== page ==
A new report takes aim at the privacy concerns raised by digital billboards, examining how advertisers use the insights they capture from digital ads to tailor the messages served up to people on digital billboards.
Developed by Big Brother Watch, a non-partisan and non-profit civil liberties organization based in the UK, the report shows how companies can use facial recognition-enabled billboards to serve up targeted ads to pedestrians, representing a fresh affront to personal privacy.
According to the report, advertisers can use these recognition technologies to target consumers based on their GPS location, gender, age, and behavioral data. Some companies use high-quality cameras to detect human faces, noting their demographic differences and even their emotional states when serving up ads on nearby billboards. All of this data is captured anonymously, without the consumer’s consent, and without a means of opting out of the targeting.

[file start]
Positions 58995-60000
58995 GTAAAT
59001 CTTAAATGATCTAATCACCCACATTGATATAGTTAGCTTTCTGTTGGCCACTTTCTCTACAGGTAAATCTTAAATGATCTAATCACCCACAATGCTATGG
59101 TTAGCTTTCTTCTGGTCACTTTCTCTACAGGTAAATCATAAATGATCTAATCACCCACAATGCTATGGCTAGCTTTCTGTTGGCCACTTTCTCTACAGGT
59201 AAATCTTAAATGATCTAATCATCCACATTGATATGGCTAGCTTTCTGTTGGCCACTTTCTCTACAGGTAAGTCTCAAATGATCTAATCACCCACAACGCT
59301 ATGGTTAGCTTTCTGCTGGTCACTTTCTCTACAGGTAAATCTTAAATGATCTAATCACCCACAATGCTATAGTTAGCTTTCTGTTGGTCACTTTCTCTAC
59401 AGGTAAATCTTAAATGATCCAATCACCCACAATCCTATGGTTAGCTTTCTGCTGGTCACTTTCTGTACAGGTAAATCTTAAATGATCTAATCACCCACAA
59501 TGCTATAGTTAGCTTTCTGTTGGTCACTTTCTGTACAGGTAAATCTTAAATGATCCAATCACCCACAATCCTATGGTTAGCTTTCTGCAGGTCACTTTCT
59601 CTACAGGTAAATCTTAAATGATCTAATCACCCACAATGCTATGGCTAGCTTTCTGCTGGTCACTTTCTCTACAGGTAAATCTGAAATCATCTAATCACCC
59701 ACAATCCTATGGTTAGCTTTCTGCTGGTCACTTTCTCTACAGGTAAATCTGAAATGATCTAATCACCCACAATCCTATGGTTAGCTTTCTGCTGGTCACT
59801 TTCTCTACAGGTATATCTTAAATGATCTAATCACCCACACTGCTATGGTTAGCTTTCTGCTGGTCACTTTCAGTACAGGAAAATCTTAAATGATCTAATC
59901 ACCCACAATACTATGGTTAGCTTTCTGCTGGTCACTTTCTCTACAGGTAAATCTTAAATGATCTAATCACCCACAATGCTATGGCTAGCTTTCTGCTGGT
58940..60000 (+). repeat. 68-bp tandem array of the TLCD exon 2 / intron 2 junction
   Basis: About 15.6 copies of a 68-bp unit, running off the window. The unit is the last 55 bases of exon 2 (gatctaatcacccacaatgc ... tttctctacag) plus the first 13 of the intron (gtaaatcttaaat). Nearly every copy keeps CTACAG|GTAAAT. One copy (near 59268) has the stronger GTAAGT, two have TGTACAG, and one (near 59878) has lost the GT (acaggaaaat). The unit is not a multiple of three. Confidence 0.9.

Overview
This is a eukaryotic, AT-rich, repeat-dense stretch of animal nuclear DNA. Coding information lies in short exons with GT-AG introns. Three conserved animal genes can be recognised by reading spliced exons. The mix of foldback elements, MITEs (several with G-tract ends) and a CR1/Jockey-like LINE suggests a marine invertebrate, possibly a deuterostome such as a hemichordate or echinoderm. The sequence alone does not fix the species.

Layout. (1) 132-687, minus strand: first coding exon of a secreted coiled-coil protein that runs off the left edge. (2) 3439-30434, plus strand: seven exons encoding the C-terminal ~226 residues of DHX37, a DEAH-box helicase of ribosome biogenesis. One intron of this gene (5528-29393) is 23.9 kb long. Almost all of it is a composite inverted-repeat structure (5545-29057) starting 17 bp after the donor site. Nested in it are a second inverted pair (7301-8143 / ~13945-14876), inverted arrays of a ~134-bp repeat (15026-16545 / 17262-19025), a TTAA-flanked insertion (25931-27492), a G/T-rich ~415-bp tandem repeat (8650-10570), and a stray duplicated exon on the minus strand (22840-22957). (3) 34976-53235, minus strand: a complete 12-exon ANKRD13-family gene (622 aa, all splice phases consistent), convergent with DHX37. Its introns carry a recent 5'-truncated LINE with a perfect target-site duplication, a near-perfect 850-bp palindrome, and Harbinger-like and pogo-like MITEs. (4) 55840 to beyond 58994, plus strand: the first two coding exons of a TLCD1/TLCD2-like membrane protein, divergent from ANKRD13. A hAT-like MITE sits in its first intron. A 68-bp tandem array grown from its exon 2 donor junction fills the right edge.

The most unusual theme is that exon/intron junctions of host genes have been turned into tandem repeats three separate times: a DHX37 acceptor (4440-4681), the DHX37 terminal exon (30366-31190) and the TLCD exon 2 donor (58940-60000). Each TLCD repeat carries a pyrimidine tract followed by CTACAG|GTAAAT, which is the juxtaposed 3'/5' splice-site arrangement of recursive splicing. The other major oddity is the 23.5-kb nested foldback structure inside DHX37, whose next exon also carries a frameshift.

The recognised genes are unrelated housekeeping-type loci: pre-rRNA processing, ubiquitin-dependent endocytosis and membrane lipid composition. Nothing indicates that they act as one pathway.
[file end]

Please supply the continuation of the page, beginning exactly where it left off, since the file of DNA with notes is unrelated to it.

As the report states, “Going about the world with the feeling that cameras are not just recording video but analysing you as a person to shape your reality is an uncomfortable concept. This data is being gathered not just to work out if an ad campaign was successful but to alter how people experience reality without their explicit consent, all in an attempt to make more sales.”
“Privacy issues are a growing area of concern for digital billboards, and it’s important that consumers understand how their behaviors are being tracked and used by advertising companies without their consent,” said Scenic America President Mark Falzone. “Communities that want to put up digital billboards need to ask themselves if they really want to introduce a new threat to their privacy while also compromising their safety, scenic qualities, and property values with digital signage.”